Over the past weekend (31 January – 2 February), a large number of North African and European associations, movements and networks concerned with migrants’ issues met on the Italian island of Lampedusa. The aim was to put together a charter stating the rights of migrants and, in the long-term, to change European policies about migration.
The island was chosen for the meeting after the refugee tragedies of October 2013, underlining the Charter’s new ideas and the political decision to engage actively with the island’s population. Astonishingly, the people of Lampedusa have been left for years by European and Italian institutions to deal with the migrants’ struggles and tragedies alone.
The Italian organization Melting Pot called for the meeting, recalling the 20,000 deaths in the Mediterranean over the past 20 years, the growing budget earmarked by the European Union for the militarization of its borders, and how this affects both European citizens and migrants from beyond Europe so negatively.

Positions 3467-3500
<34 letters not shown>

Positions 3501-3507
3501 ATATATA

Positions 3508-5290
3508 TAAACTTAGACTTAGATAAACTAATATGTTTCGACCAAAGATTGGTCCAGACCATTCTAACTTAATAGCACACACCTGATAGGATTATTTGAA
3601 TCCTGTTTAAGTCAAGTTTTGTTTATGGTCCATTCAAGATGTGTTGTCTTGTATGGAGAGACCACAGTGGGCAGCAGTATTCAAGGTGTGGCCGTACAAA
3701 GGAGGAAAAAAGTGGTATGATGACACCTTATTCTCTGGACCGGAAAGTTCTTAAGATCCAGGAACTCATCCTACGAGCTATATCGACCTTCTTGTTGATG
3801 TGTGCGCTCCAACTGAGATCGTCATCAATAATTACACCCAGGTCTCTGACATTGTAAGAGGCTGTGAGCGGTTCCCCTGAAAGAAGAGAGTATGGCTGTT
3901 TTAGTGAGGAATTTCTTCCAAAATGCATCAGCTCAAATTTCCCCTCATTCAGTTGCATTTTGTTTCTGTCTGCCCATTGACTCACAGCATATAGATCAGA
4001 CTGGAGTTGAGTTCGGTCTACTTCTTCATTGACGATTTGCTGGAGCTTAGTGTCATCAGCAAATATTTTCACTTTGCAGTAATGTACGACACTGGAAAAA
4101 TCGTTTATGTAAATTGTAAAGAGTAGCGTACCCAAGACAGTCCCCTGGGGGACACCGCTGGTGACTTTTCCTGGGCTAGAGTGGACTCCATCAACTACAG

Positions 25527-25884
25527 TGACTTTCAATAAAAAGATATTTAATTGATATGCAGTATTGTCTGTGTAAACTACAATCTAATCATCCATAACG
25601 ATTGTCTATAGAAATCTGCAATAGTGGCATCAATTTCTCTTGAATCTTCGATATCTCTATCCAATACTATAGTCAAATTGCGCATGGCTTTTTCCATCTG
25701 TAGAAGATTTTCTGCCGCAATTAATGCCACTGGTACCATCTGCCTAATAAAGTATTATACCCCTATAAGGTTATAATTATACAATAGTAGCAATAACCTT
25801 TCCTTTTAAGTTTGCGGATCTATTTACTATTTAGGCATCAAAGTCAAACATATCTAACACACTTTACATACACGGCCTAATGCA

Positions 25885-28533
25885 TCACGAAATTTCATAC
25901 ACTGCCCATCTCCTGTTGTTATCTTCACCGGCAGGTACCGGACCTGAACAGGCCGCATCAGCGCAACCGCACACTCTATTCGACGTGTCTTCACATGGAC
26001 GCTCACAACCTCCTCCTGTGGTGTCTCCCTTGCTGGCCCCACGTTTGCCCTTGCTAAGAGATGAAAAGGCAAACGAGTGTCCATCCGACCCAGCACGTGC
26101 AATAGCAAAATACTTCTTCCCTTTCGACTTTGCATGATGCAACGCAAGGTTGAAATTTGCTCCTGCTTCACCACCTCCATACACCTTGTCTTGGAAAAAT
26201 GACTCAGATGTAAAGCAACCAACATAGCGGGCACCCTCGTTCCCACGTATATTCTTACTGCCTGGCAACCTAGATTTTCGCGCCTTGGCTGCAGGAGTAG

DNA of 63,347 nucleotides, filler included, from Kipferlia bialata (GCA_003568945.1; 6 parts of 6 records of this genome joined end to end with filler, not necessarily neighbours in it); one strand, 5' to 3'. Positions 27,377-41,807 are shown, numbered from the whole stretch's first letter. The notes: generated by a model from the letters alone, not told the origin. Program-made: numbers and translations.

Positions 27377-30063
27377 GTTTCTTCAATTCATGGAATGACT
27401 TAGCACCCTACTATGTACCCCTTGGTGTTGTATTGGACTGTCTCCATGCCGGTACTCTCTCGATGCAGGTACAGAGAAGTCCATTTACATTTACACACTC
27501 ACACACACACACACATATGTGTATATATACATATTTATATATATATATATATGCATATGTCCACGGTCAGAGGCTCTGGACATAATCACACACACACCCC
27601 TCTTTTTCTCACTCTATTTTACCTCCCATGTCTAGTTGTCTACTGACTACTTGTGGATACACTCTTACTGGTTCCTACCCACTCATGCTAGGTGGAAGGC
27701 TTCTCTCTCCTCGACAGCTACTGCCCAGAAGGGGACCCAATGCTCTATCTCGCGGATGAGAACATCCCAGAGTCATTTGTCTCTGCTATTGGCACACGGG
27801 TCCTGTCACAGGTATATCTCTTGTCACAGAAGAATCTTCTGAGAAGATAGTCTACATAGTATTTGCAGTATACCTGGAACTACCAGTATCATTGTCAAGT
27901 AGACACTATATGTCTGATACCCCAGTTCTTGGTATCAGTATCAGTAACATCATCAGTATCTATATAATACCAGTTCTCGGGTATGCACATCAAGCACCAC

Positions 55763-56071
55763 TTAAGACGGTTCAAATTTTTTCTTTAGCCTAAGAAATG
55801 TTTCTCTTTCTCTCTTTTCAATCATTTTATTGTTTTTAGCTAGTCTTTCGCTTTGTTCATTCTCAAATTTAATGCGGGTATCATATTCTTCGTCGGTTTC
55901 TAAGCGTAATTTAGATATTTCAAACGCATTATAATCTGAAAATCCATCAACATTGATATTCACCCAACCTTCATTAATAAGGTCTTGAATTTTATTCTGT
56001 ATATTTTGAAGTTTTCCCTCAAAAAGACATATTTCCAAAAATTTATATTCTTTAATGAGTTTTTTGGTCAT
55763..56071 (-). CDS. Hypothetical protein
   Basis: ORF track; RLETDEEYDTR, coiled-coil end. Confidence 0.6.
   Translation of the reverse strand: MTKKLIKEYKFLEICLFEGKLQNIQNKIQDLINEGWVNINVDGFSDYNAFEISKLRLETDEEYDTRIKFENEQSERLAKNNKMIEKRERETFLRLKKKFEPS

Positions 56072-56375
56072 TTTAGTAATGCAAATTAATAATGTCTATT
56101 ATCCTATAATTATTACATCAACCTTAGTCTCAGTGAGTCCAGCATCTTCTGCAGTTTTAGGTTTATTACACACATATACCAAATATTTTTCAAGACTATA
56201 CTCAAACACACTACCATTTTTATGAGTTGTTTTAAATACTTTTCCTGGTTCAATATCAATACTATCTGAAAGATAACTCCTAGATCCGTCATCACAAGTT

The citizens of Lampedusa and their mayor, Giusi Nicolini, opened the proceedings by explaining daily life on the island. Over the rest of the weekend, members of all the different associations contributed to discussions leading to the collective writing of the Charter. The final day was dedicated to the creation of a stronger network throughout the association, both in North Africa and Europe, and to the coordination of future European mobilization and actions.
The Charter seeks to establish a set of rights and liberties and criticizes the capitalist economic and social system heavily with its consequences, large and small: the militarization of the Mediterranean, the creation and the growing number of detention centers, the expulsion system, and the division between European and non-European people.